Armistice ended World War I 100 years ago — these photos show how US troops helped turn the tide of the Great War

When the US declared war on Germany on April 6, 1917, the Allies had already endured over three years of carnage.

The famed Harlem Hellfighters were the first to join the fight on the frontlines under French command.

As the Americans began to send more troops across the Atlantic, Germany was anxious to score a victory before the majority of their forces arrived.

In the midst of the Bolshevik Revolution, Russia could not sustain its war effort. The dissolution of its forces freed German soldiers to the east, and the Central Powers’ ranks along the western front swelled.

The plan for Kaiserschlacht, or “Kaiser’s battle,” was to conquer Paris, and end the war.

That plan backfired, and with the additional US troops, the Allies were able to counter a string of German offensives, starting with the first US-led assault in a small village near the Somme called Cantigny.

Americans captured 100 German soldiers during their first offensive at Cantigny.

Launched May 28, 1918, the Battle of Cantigny was America’s first major offensive in World War I.

Americans show their strength at Cantigny, and prove their forces can stand alone.

American troops take defensive positions in a wrecked building in Cantigny, France in 1918.
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American forces seized the village of Cantigny in just over half an hour, and defended against several German counterattacks for the next two days.

Under Army general John Pershing’s orders not to surrender an inch, Americans held their positions at the cost of over 1,000 lives.

‘Come on, you sons of bitches, do you want to live forever?’

Exhausted and depleted, members of the 6th Marine regiment gather after the fighting ended outside of Belleau Wood.
US Marine Corps/Wikimedia Commons/Public Domain

German reinforcements, recently arrived after their relocation from the eastern front, continued their offensive at Chateau-Thierry, and advanced within 50 miles of Paris before pausing in Belleau Woods.

It was there the Americans decided to attack. As they dug in to prepare for the days ahead, their French counterparts retreated, and advised the US Marines do the same.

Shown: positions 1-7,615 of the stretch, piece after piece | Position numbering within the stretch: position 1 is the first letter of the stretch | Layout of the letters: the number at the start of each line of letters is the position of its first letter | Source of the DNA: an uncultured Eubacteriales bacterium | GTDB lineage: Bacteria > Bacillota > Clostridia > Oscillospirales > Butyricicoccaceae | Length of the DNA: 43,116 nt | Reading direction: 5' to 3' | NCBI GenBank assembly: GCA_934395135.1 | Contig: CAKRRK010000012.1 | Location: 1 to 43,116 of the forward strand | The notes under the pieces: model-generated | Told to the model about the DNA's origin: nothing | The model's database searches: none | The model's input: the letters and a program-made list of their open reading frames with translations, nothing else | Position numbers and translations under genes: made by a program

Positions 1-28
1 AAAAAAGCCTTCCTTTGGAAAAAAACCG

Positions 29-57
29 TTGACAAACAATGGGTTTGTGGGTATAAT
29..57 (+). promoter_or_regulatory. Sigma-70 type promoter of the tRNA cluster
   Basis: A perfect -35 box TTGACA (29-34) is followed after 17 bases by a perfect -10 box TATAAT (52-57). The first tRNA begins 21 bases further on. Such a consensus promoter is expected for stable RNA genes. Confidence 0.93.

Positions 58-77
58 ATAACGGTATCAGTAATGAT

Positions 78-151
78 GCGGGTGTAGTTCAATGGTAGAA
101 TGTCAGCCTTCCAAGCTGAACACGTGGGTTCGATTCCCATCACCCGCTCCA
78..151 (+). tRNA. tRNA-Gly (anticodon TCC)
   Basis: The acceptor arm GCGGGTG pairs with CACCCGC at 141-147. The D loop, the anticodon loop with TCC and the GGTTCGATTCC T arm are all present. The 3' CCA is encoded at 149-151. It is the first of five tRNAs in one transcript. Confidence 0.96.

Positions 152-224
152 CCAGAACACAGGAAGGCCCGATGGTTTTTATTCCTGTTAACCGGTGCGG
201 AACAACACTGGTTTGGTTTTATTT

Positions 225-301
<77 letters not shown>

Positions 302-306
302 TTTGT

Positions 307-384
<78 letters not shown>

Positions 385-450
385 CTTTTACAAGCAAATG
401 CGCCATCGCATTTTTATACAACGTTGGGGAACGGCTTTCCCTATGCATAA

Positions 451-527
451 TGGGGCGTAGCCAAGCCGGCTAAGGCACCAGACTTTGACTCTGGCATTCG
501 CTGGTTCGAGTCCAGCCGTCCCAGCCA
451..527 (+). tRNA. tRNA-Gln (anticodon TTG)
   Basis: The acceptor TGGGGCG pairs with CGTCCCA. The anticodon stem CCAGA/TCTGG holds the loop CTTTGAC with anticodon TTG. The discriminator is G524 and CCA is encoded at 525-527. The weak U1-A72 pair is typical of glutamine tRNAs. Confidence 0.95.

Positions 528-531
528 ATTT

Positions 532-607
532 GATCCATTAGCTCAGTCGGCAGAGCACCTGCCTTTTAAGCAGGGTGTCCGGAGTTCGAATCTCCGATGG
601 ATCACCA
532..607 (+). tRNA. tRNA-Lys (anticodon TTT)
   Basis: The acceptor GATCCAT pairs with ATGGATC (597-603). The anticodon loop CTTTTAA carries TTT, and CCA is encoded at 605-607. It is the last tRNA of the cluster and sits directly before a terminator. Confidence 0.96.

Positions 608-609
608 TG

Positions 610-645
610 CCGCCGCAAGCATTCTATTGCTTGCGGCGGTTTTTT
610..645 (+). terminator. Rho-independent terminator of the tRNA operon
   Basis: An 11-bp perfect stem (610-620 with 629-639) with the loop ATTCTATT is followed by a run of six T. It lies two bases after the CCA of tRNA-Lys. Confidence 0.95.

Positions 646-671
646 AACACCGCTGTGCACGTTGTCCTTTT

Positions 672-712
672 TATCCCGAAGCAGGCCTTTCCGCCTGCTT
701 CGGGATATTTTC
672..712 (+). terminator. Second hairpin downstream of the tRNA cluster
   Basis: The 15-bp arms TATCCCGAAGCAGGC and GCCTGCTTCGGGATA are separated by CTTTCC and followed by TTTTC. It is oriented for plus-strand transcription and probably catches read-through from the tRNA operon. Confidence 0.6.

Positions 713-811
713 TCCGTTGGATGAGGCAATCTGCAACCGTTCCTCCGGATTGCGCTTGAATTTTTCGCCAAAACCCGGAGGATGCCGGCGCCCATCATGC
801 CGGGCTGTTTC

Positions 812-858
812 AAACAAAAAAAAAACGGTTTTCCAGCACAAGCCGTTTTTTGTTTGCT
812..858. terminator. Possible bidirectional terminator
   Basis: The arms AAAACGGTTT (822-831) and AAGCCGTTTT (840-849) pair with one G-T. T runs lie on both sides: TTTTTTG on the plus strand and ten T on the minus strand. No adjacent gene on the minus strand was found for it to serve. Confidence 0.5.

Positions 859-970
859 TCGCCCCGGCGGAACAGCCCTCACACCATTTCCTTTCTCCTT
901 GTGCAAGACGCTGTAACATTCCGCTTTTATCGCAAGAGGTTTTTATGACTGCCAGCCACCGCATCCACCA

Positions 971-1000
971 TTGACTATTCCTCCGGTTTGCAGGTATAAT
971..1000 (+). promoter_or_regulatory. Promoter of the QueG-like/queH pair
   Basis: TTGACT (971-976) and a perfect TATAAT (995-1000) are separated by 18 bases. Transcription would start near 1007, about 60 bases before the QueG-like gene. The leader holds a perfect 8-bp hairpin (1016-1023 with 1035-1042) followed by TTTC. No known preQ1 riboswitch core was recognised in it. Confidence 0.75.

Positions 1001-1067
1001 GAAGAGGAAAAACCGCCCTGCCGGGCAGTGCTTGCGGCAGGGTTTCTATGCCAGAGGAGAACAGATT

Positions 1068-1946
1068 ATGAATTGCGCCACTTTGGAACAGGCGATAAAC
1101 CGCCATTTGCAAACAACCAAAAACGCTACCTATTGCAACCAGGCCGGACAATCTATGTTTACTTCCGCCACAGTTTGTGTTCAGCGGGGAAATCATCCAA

On June 6, 2018, the US forces launched a three-week battle in which both sides would suffer debilitating losses.

On the first day of fighting, US forces suffered over 1,000 casualties. The Germans defended against nine assaults, until June 26, when a combat report relayed the victory.

Accounts vary as to the precise wording used by Marine Maj. Maurice Shearer, but the gist was this: “Woods now U.S. Marine Corps entirely.”

‘US Marines smash Huns’ and build a legacy.

War correspondent Floyd Gibbons’ headline for the Chicago Tribune, and the battle in which he lost an eye, would form a legacy the US Marines treasure to this day.

Throughout the battle, Americans suffered nearly 10,000 casualties.

Germany’s final offensive goes awry in the Second Battle of the Marne.

Second Battle of the Marne, 1918.
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Germany launched its final offensive on July 15, 1918.

Suffering a major defeat at Belleau Wood, German General Erich Ludendorff had one final chance to advance across the river Marne towards Paris.

But the Allies held him off, and on July 18 launched a counter-offensive that would be considered the turning point of the war.

With a German retreat, the Allies advance to victory.

This photo from the Battle of the Marne shows tanks and aircraft, two major developments in warfare during The Great War.
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The Franco-American troops, with an estimated 300 tanks, forced the Germans to retreat.

Gen. Ludendorff’s plan was to divert the Allies away from Flanders, where he would launch another offensive.

But the Germans suffered a swift defeat, and by early August 1918 the Allies had recaptured Soisson to the north.

Germany was now on the defensive.

Colonel Patton’s troops draw first blood at St. Mihiel.

A group of captured Germans at St. Mihiel Salient in 1918.
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A headline from The New York Times read:

“Americans wipe out St. Mihiel Salient, taking nearly 13,300 prisoners and many guns.”

After a swift victory, American forces prepared to break the Hindenburg Line.

The German evacuation at St. Mihiel had reportedly already begun.

The swift victory allowed US forces to transfer to the Meuse-Argonne to support the Allies’ next major offensive.

The Allies’ final push at the Meuse-Argonne.

In October 1918, US President Wilson rejected a request for armistice by German Chancellor Prince Maximillian.

Meanwhile, the American Expeditionary Forces drove the Germans into retreat in a final offensive at the Meuse-Argonne.

After a decisive Allied victory, Germans accept defeat and sign for peace.

A commanding officer and his staff from the 58th Infantry Regiment use a concrete slab as a makeshift operations table to discuss the next step in the Meuse-Argonne advance, 1918.
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Over 1 million Americans fought in the battle, a decisive Allied victory that brought an end to The Great War.

Germany signed the armistice on November 11, 1918.